I love the idea of a Seven day weekend. I often wonder why work and it's overload of stress is taking over my life.
I have also wondered why we can't have more fun at work, an I don't just mean the quarterly "just for fun" activity that the HR Dept puts together! We need to have more fun all the time, not just on an approved schedule.
I'm looking forward to hearing his ideas. I doubt that the company where I work would ever implement nay of these ideas, but there's hope for my own fledgling company as well as my ministry to break out of the moldy mold and break new ground.
The whole concept fascinates me! Can you imagine the freedom to find your strengths all while working for one company? I work for a pretty extraordinary organization, and I'm working hard to find my bliss -- but things like org structures and constrictive job descriptions are getting in my way. The idea of being able to contribute and do meaningful work -- that I'm really good at -- and not have to try to find that job by guessing at positions based on a two paragraph job description? Oh, why can't I be located in Brazil?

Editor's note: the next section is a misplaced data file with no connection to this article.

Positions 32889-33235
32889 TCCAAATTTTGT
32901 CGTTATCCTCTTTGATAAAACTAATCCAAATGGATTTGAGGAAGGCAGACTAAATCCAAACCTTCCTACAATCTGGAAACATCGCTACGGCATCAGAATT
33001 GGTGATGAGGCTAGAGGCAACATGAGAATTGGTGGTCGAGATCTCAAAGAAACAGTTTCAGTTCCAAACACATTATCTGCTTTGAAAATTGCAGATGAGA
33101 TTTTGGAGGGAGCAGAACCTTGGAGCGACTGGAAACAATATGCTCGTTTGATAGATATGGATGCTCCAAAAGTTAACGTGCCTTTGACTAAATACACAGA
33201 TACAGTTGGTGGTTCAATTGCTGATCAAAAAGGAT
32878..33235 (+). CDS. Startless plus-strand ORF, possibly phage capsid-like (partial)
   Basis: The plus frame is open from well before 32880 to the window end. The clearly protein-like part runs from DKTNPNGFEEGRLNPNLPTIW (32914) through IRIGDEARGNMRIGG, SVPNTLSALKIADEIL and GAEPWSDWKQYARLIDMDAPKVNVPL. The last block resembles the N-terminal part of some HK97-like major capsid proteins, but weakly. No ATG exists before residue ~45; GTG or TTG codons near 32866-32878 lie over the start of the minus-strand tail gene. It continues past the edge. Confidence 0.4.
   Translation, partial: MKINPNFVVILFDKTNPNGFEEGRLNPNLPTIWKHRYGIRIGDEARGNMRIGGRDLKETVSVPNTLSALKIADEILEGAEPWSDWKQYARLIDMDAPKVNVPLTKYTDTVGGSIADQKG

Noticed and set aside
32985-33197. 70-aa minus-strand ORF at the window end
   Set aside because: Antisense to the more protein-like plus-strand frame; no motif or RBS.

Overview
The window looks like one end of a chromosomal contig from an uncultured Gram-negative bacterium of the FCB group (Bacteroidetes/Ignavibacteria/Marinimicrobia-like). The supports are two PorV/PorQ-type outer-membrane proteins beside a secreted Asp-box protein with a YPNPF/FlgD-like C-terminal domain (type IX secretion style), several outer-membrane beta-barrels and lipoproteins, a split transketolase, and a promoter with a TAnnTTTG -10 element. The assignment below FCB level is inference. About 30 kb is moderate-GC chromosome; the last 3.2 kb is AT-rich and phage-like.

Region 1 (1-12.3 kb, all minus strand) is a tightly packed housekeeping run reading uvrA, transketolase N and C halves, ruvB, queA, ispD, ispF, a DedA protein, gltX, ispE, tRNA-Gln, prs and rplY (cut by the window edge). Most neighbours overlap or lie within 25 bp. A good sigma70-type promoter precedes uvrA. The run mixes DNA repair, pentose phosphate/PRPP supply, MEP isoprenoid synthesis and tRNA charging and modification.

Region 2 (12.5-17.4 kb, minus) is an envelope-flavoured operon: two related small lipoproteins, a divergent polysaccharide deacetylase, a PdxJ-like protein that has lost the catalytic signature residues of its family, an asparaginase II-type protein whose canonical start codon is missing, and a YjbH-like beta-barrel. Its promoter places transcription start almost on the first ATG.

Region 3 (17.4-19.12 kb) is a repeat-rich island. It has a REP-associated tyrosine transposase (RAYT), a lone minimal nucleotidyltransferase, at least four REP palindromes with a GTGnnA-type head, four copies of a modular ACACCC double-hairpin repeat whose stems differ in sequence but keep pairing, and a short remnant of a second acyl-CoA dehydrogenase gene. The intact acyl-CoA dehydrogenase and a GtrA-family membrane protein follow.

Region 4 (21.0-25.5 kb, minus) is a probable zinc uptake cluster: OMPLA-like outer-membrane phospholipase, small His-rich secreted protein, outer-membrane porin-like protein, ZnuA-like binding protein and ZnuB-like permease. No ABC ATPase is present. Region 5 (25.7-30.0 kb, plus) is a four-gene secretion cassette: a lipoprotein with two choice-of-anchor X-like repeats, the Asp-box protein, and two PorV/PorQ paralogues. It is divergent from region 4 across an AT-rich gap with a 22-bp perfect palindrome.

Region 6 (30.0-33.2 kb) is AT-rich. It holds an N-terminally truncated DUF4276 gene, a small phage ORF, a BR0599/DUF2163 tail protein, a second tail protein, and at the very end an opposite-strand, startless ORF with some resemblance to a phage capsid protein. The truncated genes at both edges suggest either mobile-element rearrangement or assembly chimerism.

This was my first week in the book discussion and I enjoyed it tremendously!
I am most impressed with my first title as it falls right in with my own way of thinking and directing a rural library that I coordinate. I have always found that a decentralized work environment is much more successful and stress free than a structured, centralized work arena.
This book encourages a way of life that integrates work into your entire week, not just 9 to 5 or whatever your hours are supposed to be. As long as there is a balance, that is great. The problem arises when it over encompasses the play with the rest of your family, and that's when I would call it WORKAHOLISM, to always have work on the brain. Whether for yourself as entrepreneur or for a company that fosters intrapreneurialism, it is still a danger. I do want to read the rest of this book to learn their methods and try to apply some of them to my next career.